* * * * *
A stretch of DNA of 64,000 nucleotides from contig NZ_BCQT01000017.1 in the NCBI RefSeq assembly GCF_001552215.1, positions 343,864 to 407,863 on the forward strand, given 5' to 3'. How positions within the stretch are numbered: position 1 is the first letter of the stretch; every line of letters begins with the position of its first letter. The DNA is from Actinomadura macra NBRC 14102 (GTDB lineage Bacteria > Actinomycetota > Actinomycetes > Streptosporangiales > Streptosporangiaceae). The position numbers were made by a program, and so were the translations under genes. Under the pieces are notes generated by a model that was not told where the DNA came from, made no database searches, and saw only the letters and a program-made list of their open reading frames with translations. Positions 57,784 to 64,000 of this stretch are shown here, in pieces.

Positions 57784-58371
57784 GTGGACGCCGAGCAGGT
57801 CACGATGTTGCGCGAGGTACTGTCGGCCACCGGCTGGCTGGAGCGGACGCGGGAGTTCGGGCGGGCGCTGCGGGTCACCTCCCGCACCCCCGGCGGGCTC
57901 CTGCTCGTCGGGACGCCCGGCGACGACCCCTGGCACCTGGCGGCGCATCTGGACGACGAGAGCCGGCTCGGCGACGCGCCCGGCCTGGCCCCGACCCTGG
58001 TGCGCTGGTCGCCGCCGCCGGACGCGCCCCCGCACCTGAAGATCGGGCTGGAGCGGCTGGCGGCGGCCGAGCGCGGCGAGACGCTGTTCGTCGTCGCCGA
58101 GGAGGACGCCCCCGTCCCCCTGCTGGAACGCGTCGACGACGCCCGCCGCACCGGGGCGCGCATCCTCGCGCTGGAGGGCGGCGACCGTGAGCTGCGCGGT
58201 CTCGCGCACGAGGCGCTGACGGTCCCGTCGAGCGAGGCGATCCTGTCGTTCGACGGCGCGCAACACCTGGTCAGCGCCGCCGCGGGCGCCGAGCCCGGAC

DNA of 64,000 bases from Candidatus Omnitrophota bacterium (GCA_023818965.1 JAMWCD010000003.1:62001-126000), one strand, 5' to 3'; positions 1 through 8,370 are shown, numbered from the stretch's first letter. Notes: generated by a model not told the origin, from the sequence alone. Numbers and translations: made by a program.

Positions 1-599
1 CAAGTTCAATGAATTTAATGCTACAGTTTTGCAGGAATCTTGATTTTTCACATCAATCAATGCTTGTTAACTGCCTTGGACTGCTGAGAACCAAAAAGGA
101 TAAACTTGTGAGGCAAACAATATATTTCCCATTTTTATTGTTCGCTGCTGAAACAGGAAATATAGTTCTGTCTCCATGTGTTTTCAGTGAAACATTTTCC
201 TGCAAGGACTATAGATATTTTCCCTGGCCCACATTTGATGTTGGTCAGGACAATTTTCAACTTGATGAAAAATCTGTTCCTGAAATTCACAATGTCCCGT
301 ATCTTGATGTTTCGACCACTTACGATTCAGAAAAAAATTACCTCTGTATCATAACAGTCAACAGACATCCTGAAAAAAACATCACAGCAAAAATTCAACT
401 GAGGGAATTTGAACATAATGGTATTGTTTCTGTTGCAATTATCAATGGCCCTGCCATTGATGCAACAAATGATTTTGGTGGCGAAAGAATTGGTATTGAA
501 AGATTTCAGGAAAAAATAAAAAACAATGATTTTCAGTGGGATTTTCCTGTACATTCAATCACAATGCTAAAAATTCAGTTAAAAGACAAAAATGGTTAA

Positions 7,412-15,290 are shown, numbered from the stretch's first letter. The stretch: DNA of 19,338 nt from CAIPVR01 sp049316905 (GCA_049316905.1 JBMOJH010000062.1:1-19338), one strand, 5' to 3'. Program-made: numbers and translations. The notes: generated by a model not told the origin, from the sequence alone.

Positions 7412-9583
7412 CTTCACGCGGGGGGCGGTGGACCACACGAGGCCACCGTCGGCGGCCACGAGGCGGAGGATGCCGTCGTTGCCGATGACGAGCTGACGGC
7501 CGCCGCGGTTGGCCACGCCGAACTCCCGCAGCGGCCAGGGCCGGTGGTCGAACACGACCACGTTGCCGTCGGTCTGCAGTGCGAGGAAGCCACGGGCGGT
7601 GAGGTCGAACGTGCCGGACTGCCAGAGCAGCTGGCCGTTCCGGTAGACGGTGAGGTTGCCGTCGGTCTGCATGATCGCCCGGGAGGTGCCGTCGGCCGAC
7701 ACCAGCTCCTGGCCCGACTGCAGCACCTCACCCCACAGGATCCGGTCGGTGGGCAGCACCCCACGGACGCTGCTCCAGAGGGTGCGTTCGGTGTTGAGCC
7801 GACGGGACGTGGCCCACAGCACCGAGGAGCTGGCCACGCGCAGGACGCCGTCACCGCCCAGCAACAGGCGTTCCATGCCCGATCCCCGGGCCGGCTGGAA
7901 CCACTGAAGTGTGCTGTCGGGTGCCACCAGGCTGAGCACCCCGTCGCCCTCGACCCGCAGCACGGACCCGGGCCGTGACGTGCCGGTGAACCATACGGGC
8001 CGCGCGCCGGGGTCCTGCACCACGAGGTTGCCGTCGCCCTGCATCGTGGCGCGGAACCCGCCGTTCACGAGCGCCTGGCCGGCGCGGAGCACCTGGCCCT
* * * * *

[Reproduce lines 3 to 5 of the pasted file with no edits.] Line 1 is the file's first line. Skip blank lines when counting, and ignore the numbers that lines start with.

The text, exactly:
57784 GTGGACGCCGAGCAGGT
57801 CACGATGTTGCGCGAGGTACTGTCGGCCACCGGCTGGCTGGAGCGGACGCGGGAGTTCGGGCGGGCGCTGCGGGTCACCTCCCGCACCCCCGGCGGGCTC
57901 CTGCTCGTCGGGACGCCCGGCGACGACCCCTGGCACCTGGCGGCGCATCTGGACGACGAGAGCCGGCTCGGCGACGCGCCCGGCCTGGCCCCGACCCTGG